Monthly Archives: February 2010

Tribal Introductions

Work on the house and garden ground to a halt again for the last couple of weeks.  It was roughly 15 degrees below average, but the thing that really stopped me is the snow and lack of sunshine.

I’ve used the time to get ahead in web work and explore Missouri.  In the last week I’ve gone to the Mardi Gras celebration in St. Louis, spent a couple days at Dancing Rabbit, and discovered a local organic brewery/restaurant in Columbia.

If you’ve never been to the St. Louis Mardi Gras celebration, I bet you’d be surprised how big it is.  I missed the formal parade, but I think the informal parade of revelers was probably more entertaining than the parade could ever be.

It was fun, but it reminded me of something from the documentary, Collapse.   Michael Ruppert makes an analogy that there were really only 3 kinds of people.  There are those that are completely caught in the headlights and don’t know what to do.  There are people who say, “ok, how can we build more life rafts?”  And then there are the people who say, “this is the Titanic, it’s too big to fail, I’m going to the bar.”  I felt like much of the Mardi Gras celebration fell into the latter category.

I’d been e-mailing back and forth with Liat, a member of Dancing Rabbit for awhile now.  At some point I was mentioning how I believed the most difficult aspect of community life is decision-making and conflict-resolution.  People are all different and can be very unpredictable. By comparison, it’s pretty straight-forward picking up some tools and materials and building a house.  She brought up the fact that they were doing some training on meeting facilitation, so after asking the other members if it was alright, I got invited up to attend it.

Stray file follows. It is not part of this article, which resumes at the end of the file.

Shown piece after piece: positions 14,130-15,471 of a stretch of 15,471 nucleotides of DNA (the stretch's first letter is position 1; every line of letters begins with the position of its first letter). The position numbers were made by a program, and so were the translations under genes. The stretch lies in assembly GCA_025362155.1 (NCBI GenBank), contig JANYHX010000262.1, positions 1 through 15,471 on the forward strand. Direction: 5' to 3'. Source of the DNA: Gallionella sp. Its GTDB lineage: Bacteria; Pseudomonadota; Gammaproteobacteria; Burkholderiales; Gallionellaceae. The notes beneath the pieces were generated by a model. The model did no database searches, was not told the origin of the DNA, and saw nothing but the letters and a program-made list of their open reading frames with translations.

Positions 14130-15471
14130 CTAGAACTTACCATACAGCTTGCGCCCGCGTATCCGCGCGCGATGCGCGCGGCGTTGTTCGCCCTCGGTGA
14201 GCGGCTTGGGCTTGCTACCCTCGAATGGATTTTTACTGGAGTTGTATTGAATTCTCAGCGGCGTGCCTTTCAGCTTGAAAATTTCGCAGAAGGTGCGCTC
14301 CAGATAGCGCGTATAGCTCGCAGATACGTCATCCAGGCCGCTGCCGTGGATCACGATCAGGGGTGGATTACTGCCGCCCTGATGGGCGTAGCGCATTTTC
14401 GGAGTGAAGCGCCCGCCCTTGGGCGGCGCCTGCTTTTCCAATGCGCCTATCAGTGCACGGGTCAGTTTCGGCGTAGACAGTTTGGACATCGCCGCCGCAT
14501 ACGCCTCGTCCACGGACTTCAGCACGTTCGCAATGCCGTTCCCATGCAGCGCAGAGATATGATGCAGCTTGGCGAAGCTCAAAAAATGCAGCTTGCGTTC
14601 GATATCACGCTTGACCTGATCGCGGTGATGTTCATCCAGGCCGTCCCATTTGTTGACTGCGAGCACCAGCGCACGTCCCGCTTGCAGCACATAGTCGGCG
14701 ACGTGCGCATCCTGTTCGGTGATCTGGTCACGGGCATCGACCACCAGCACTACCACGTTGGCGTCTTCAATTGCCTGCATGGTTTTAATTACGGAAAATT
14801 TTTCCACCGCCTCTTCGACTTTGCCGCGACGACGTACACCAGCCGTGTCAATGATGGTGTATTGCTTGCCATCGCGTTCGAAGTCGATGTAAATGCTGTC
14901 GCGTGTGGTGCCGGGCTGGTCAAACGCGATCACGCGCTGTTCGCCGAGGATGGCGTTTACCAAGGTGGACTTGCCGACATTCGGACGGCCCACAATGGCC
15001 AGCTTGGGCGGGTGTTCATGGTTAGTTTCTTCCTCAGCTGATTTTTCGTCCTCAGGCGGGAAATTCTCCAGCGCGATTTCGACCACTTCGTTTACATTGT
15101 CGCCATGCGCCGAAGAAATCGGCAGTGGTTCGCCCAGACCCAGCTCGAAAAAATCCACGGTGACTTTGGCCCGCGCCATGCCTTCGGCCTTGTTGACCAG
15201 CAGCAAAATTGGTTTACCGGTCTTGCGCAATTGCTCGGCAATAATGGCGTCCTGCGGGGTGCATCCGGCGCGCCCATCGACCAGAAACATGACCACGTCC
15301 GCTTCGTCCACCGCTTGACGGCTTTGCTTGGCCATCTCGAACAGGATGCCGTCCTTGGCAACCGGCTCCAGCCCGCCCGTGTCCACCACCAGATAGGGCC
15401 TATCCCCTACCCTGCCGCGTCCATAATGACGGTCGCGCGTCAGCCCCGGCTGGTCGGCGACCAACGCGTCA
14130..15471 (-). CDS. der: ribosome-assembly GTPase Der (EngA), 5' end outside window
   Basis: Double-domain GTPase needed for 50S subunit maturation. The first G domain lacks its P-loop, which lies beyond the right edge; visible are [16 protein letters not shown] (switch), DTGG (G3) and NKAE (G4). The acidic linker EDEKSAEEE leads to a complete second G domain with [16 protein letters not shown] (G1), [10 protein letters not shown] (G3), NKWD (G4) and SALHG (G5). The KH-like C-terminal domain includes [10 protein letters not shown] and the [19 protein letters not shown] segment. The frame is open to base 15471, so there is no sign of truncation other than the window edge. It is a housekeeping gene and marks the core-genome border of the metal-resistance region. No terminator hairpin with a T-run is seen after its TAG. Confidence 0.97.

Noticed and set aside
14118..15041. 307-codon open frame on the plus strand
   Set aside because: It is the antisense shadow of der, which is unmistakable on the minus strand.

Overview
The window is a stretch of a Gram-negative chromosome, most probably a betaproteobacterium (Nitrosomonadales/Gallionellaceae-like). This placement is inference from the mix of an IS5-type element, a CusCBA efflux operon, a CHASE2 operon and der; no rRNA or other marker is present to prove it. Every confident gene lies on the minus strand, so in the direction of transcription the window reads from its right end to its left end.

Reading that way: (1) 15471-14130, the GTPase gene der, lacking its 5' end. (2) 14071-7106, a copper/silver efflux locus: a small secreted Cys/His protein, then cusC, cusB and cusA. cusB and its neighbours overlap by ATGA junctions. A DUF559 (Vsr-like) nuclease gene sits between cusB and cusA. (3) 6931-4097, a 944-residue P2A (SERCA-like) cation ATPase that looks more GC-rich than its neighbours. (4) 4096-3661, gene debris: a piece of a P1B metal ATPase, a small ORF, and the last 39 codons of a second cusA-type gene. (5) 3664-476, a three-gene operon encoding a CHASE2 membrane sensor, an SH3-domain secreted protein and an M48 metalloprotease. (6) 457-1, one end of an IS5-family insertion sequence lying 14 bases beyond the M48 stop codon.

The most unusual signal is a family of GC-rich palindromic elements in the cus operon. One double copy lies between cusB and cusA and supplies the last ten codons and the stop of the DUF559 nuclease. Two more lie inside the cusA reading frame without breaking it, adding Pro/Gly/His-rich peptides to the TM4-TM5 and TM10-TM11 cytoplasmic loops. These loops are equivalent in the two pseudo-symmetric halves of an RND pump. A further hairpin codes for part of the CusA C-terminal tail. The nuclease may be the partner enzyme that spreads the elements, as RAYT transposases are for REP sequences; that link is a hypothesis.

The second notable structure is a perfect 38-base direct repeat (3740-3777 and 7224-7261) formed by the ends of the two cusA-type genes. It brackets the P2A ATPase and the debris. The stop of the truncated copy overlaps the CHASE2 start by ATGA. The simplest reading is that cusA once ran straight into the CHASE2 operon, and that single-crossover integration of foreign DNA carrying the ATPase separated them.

I really enjoyed meeting people, but I still felt very much like an outsider.  Visitor season hasn’t started at Dancing Rabbit and I certainly saw a look of, “who is that? should they be here?” on several faces when I first arrived.  After a sledding session immediately after I arrived and an introduction at the potluck on the first night that subsided.

I felt like I was seeing what it’s like to be part of a tribe.  Even the protective glances I got when I arrived spoke to that fact.  It was clear we shared many of the same values, however, I also knew that this wasn’t my tribe.  I saw the rhyme and reason for how they put those values into practice, and fundamentally I agree with them, but I have something slightly different in mind for what I’d like Maya Creek to be like.

That said, I had an excellent time.  It was interesting and insightful getting a close look at what others had done with these natural building techniques and whether or not their experiments were successes or failures.  What really sticks with me though is the feeling I got when I was in those buildings.  They were labors of love and have a level of character that I can’t really even describe because I’ve never felt it before in an inanimate object of that size.  Even when I look at ancient ruins I can’t help but think that the people building these temples were probably doing it against their will.